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TWO AUTOGRAPH LETTERS, SIGNED, FROM COMMODORE MATTHEW C. PERRY TO HIS NEPHEW, JAMES DeWOLF PERRY, CONCERNING A POLITICAL APPOINTMENT].
"The Moorings," near Tarrytown, N.Y. 1849. - [2]; [3]pp. Quarto and octavo; both on folded sheets. Old fold lines. Bottom edge of second letter with some minor paper loss, affecting a few letters of text. Very minor soiling. Very good plus. Two letters written by Commodore Matthew Calbraith Perry (1794-1858) to his nephew, James DeWolf Perry, concerning a political appointment James had asked his uncle to help him obtain. Both of the letters are accompanied by James Perry's retained drafts of the letters to which the Commodore is responding. In the first letter, dated Feb. 15th, Perry writes that he will do all he can to secure the position in question, but will have to wait until the new administration has settled in. He writes: "I will write to my friend and neighbour Col. Webb who is now in Washington; he remains there until after the inauguration; he is one of the leading and most influential Taylor men, and will doubtless be disposed to advocate your interest. There is one thing however that will be necessary to prove and that is your political position, in the state. I am no party man myself, having always abstained from voting excepting and only one instance many years ago to support a personal friend, but I feel assured that the offices will all be given to Whigs or those that profess to be of that party. You had therefore better inform me that I may so mention it in my letter to Col. Webb, whether you are a good and available Whig; otherwise I doubt whether you would have any chance of succeeding." It seems, however, that actions were not fast enough. In the second letter, dated April 7th, Perry writes to say that he has found that the requested appointments are already filled. "I duly rec'd your letter explaining your reasons for the course adopted by you with respect to your late application for an appointment when I was informed that you and [your cousin] Grant were desirous of obtaining certain offices. I readily undertook to render any poor service I could in furtherance of the object but on reaching Washington I at once found that the matter of appointments to office was so arranged as to throw nearly the whole power into the hands of the Congressional delegations, and that the offices which you and Grant desired were already disposed of." Matthew Perry had served in the Navy since before the War of 1812 and ably commanded the U.S. Naval force off the Mexican coast during the Mexican-American War. An expert on ordnance, his bombardment of the walls of Vera Cruz and his control of the coast made possible Winfield Scott's expedition to capture Mexico City. Perry would later gain lasting fame as commander of the fleet which opened Japan to the western world.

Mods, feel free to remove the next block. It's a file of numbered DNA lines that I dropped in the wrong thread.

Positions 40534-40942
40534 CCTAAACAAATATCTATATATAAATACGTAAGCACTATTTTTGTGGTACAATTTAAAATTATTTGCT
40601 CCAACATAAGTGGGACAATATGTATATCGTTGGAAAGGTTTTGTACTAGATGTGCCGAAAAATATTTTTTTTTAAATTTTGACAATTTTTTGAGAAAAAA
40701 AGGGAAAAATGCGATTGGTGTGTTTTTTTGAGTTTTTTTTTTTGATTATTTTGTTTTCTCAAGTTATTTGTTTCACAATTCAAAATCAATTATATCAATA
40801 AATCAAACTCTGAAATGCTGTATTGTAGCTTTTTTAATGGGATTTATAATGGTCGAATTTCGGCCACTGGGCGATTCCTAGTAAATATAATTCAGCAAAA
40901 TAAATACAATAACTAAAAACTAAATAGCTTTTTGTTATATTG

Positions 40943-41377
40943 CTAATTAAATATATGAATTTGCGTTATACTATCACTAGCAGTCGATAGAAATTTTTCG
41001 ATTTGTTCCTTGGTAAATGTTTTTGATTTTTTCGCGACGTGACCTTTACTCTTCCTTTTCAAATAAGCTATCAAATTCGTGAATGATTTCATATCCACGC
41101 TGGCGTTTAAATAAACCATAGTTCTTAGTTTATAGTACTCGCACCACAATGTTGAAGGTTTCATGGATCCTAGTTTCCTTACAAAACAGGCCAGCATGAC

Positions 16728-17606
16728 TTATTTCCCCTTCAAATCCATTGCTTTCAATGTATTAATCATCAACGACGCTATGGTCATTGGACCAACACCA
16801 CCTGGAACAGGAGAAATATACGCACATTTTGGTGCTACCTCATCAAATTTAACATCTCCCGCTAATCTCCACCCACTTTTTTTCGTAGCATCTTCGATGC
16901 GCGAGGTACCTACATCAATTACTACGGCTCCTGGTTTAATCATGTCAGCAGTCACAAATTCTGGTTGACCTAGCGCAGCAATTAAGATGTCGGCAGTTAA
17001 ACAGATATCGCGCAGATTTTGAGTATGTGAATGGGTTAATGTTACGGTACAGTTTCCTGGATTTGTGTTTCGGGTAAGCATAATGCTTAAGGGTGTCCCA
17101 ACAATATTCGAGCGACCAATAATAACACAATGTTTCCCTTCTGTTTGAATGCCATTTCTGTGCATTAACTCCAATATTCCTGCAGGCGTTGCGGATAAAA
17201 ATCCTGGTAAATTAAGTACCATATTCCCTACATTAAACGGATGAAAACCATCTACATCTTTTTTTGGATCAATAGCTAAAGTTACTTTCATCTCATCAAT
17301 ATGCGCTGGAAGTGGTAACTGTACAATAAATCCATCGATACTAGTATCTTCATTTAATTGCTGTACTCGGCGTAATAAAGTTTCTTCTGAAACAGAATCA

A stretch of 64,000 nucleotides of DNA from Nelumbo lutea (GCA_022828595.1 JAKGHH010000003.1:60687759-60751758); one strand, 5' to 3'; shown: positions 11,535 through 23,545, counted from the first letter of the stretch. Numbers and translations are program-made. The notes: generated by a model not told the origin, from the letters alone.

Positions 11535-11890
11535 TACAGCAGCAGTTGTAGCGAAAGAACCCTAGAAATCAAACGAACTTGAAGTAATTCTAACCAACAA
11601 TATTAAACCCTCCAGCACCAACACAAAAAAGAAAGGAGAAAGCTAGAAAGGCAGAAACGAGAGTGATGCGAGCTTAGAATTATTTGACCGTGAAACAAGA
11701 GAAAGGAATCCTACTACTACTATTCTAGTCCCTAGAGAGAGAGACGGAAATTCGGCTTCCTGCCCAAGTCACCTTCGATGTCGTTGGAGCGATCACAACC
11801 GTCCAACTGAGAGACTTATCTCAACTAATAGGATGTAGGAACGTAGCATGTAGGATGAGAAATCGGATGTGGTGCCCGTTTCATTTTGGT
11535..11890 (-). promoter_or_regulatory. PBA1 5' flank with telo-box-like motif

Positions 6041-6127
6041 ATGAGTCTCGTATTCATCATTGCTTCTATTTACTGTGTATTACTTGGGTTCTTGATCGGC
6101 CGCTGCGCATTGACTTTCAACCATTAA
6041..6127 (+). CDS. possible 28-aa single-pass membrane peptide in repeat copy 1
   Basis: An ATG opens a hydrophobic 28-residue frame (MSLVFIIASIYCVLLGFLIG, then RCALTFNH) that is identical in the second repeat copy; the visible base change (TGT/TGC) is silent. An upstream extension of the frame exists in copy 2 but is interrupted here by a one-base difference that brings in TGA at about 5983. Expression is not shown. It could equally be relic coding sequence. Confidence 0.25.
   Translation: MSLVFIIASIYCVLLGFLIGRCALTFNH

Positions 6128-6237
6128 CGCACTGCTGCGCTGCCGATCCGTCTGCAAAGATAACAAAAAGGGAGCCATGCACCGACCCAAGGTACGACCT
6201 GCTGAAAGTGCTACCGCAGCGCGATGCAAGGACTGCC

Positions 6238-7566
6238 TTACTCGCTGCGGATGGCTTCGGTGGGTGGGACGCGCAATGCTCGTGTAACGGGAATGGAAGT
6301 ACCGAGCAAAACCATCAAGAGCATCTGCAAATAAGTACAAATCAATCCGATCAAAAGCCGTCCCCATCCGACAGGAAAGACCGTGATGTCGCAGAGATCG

[Bookseller: William Reese Company - Americana]
Last Found On: 2014-10-10           Check availability:      AbeBooks    

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